This initiative is a clear demonstration of the benefits which can be achieved from data sharing between government organisations. ABR data will continue to inform WorkCover’s compliance program to educate employers on their obligations.
Case study three: Monitoring industrial chemical use with the aid of ABR data
The National Industrial Chemicals Notification and Assessment Scheme or NICNAS is the national regulator of industrial chemicals introduced for commercial purposes within Australia.
All importers and manufacturers of industrial chemicals in Australia are required to be registered with NICNAS under the Industrial Chemicals (Notification and Assessment) Act 1989.
NICNAS uses the ABR as well as other information sources to identify potential introducers of industrial chemicals.
A compliance monitoring project using ABR data identified approximately 150 potentially unregistered manufacturers of industrial chemicals. NICNAS will now engage with these companies to determine if their business activities fall within the scope of the Act and to help them meet their legal obligations if required.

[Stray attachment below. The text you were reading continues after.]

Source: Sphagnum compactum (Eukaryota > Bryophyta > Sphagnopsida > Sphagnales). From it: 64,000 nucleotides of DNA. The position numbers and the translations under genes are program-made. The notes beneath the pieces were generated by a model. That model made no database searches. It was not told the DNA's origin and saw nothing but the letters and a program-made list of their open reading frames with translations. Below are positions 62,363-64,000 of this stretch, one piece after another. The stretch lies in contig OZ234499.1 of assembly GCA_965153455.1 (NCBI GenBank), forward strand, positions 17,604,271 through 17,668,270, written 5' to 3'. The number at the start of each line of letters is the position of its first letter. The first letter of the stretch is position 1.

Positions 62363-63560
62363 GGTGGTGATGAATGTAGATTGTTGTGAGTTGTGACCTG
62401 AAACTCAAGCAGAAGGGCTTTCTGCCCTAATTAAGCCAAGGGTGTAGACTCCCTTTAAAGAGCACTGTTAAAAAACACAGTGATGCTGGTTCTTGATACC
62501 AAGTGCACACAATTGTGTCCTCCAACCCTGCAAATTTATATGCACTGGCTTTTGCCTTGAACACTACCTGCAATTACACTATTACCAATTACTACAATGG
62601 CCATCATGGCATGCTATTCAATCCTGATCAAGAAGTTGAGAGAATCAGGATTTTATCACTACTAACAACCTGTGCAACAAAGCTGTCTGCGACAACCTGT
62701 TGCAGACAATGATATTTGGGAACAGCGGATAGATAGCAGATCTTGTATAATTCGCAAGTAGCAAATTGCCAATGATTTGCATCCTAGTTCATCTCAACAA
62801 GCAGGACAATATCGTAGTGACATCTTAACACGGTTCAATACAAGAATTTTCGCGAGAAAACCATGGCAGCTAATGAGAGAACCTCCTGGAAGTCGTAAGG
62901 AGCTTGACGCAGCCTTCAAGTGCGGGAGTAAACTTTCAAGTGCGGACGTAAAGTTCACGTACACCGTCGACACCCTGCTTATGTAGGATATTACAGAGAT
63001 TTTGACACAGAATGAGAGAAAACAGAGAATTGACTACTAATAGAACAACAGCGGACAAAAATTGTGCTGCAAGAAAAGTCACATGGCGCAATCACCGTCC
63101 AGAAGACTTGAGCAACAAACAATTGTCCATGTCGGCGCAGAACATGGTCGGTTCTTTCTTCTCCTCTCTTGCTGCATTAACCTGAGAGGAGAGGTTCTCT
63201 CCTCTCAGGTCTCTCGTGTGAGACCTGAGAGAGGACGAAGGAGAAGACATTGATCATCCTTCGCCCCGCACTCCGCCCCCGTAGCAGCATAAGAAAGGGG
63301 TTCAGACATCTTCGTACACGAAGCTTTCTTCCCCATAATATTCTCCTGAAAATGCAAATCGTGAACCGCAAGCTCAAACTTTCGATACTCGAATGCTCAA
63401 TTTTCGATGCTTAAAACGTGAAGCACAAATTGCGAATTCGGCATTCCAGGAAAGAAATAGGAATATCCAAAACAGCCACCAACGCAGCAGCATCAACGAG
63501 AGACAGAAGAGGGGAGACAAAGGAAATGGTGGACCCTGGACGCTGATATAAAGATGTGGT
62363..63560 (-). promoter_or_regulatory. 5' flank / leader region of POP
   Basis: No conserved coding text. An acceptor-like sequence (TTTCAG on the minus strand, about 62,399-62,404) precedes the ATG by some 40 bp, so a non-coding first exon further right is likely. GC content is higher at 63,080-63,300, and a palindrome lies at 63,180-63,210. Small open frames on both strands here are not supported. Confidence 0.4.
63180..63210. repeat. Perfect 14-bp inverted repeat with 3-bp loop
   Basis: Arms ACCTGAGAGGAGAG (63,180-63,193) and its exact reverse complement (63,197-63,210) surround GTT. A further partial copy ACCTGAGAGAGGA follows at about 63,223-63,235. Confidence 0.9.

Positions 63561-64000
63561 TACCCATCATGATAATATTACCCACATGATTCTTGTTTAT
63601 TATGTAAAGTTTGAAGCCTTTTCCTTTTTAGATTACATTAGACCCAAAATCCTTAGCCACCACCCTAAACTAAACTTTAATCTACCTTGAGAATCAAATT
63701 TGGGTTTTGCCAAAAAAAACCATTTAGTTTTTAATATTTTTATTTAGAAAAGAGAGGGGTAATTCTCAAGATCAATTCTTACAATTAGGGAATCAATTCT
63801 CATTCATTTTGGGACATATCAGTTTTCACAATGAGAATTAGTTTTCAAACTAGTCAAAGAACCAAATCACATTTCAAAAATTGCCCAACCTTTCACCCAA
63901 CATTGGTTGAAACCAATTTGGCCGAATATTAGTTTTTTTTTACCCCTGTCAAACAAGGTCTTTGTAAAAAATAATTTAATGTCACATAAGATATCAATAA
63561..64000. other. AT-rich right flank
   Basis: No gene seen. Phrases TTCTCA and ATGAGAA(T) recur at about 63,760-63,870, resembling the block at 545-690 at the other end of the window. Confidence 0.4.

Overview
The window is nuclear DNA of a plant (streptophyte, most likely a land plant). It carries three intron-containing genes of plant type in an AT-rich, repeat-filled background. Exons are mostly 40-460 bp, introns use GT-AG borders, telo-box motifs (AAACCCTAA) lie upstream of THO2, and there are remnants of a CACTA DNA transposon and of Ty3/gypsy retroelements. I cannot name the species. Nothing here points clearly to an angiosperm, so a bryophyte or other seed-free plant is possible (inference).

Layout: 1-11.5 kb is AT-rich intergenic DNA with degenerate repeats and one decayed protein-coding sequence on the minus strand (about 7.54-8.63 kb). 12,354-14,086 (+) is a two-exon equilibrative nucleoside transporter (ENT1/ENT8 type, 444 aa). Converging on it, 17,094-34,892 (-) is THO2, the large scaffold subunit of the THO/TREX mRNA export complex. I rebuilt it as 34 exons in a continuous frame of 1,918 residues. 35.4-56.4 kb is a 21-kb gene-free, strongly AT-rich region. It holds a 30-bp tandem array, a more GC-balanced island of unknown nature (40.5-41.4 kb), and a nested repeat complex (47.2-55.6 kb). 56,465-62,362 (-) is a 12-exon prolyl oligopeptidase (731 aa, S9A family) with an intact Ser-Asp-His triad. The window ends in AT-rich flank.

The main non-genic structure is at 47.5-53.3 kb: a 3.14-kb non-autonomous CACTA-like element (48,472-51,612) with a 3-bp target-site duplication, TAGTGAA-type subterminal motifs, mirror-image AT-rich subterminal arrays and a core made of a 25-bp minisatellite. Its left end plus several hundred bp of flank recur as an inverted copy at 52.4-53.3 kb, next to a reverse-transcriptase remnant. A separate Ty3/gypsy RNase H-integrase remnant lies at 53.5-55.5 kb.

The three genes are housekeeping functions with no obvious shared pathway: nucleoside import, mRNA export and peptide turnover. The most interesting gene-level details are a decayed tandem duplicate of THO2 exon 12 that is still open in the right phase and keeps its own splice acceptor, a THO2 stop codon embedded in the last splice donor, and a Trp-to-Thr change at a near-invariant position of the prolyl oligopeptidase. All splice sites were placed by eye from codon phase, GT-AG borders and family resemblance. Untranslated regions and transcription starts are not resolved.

As well, the NICNAS is using address details in the ABR to contact businesses for the purposes of awareness raising, registration, compliance and debt recovery activities.
Case study four: ABR data for disaster response and recovery
In response to the number of natural disasters recently experienced in Australia, we are improving the way we provide ABR data to government agencies with responsibility for disaster prevention, preparation, response and recovery.
The ABR data for disaster response and recovery project is working with agencies at all levels of government to develop a streamlined process for the provision of ABR data when disasters occur. The objective is to embed a process that can be readily activated to engage with agencies at the time of natural disasters and provide the right data, at the right time, to the right people.
ABR data has already been used by government agencies to help communities affected by emergency events and natural disasters.
For example, ABR data was used after Victoria’s 2009 bushfires to identify businesses impacted by the fires, so they could be provided with information on government assistance programs. The ABR’s postcode and industry coding information was used to identify businesses that could potentially assist with reconstruction work.